Safe walking and staying in touch: Many people use location and tracking devices to help stay safe and keep in touch outside the home or getting around the community. Many devices have an SOS button which you can use at any time if you feel unwell or need to call for help. These devices identify your location and send details to your contacts. Your family or support network can also locate you if they have concerns. These kinds of technologies come in different forms so that you can choose the one that fits your needs and lifestyle.
Managing everyday life
There are a number of smart everyday technologies that help with managing your everyday life. For instance, there are apps for smart phones which can help with reminders to take medication. There are also apps to help manage your epilepsy and keep track of seizures, monitor side effects or organise your medical appointments through a digital ‘diary’.
Medication reminder devices can also help with managing a good medication routine. These can come in the form of watches that can be used anywhere you go, or smart pill organisers which can be used within the home. Simple apps on a smart phone can also help to keep you organised and on top of your daily medication routine. Smart technologies are often most effective when you have a good back-up plan, and a clear plan of action in case of an emergency.
Support and protection
You can also find a range of low-tech options like supportive gear or protective wear in case of a fall. Some people find that extra support while walking can help ease anxiety in particular situations where they are fearful. While not a solution for everyone, supports like walk belts can provide support partners with extra grip to provide support or assistance, or help make some transfers easier. This can provide an extra degree of reassurance when used in conjunction with safe person-handling techniques. Seek advice from a health professional for a suitable solution f you.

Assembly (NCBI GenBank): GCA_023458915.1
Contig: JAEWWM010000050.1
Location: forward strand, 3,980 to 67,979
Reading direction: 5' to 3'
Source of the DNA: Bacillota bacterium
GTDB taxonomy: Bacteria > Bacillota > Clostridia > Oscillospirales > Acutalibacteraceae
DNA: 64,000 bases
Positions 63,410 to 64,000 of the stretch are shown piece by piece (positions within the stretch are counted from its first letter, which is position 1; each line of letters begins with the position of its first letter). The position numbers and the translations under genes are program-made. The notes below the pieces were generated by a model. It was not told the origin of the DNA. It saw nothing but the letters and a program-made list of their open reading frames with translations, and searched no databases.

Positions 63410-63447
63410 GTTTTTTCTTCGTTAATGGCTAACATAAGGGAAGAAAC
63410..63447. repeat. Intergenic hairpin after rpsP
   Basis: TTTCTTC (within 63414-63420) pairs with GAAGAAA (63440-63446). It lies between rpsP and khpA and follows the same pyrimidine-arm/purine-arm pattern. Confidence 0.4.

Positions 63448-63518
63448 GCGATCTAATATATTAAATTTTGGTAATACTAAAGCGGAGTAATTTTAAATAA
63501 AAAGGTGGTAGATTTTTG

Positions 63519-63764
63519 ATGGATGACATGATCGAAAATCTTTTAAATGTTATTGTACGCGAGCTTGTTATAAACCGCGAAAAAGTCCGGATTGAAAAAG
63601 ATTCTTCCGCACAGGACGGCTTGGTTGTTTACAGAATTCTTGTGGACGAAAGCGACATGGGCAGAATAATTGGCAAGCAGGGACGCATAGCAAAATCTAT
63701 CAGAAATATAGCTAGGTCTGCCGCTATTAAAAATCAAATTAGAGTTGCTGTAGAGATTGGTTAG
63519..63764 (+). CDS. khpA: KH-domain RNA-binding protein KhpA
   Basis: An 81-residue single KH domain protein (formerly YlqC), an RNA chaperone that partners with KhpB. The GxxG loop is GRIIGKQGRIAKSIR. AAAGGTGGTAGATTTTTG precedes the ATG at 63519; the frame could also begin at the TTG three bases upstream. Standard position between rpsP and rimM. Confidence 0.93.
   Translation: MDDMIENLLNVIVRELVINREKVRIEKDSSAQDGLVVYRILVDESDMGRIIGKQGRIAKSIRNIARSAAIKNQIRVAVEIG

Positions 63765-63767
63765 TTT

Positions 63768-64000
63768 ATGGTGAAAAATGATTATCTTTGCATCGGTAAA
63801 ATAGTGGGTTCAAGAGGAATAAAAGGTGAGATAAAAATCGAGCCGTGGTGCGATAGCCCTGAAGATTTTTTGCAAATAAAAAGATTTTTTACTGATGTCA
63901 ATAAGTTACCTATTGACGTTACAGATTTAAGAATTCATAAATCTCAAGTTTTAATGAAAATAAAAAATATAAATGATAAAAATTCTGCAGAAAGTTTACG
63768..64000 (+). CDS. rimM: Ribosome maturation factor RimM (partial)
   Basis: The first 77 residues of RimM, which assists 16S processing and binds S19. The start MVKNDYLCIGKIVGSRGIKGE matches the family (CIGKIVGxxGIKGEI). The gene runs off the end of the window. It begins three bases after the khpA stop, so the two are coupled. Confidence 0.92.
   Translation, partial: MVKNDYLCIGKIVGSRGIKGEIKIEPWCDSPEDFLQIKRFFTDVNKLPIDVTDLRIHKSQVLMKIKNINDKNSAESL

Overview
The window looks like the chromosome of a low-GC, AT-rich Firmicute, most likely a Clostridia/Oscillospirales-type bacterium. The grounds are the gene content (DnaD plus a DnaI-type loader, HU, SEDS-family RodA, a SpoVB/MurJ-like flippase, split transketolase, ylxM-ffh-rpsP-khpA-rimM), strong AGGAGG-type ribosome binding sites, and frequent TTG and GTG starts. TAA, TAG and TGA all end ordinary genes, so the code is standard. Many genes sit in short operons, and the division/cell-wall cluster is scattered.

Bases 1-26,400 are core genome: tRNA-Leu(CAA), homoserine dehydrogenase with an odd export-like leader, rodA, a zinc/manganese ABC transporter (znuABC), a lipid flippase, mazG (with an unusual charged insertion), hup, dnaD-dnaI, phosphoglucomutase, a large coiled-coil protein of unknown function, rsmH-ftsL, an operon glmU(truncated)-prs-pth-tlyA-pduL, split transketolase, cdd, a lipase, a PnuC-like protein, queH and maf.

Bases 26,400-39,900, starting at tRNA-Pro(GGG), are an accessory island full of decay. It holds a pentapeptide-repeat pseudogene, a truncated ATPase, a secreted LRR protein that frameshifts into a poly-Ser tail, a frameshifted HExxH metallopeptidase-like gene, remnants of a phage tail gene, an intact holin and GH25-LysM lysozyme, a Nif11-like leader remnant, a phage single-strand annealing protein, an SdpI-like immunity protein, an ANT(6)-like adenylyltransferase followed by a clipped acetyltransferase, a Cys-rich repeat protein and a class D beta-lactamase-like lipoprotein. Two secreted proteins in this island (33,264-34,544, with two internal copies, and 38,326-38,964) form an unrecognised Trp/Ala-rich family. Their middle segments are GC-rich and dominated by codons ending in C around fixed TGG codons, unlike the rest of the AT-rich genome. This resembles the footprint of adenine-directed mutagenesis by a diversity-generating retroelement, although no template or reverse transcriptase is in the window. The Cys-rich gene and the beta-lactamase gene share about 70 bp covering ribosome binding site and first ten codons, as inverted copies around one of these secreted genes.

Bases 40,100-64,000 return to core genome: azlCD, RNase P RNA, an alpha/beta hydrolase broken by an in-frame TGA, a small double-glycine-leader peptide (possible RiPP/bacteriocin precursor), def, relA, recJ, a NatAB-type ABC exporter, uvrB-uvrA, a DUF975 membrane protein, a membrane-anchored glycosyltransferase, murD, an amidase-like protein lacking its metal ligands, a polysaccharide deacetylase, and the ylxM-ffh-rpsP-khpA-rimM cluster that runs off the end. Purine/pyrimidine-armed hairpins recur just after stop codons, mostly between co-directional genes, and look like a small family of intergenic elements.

Protective wear can also offer some reassurance and protection during activity or falls. There is a range of headwear offering varying levels of protection from hard helmets to soft padded caps and beanies.
Things to consider
To work effectively for you, these smart devices need to be reliably worn or used and may need regular charging, updates or management.
Different designs can make a huge difference to your experience of wearing or using a device. Think about the features that will make a device comfortable, wearable and easy for you to use.
Some devices will have an ongoing cost associated with the service or system used. Ask your provider about the costs involved and the kind of telephone or internet connection services required.
Looking for support with assistive technology?
You can find out more about the range of smart options and devices at www.ilcaustralia.org.au
LifeTec can help you explore possibilities of assistive technology and choose solutions that fit your needs.
Ph: 1300 543 383 www.lifetec.org.au
Epilepsy Queensland can also help you find the right devices and assistive technologies. If you are considering the NDIS, funding may be available for assistive devices. Contact our team on 1300 852 853 to discuss.